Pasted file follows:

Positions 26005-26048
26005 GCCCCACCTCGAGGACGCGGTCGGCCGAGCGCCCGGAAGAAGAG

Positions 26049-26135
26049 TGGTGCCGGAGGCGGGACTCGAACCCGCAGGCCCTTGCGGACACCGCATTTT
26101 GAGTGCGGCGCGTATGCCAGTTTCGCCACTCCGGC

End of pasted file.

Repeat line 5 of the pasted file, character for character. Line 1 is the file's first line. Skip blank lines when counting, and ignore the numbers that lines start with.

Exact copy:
26101 GAGTGCGGCGCGTATGCCAGTTTCGCCACTCCGGC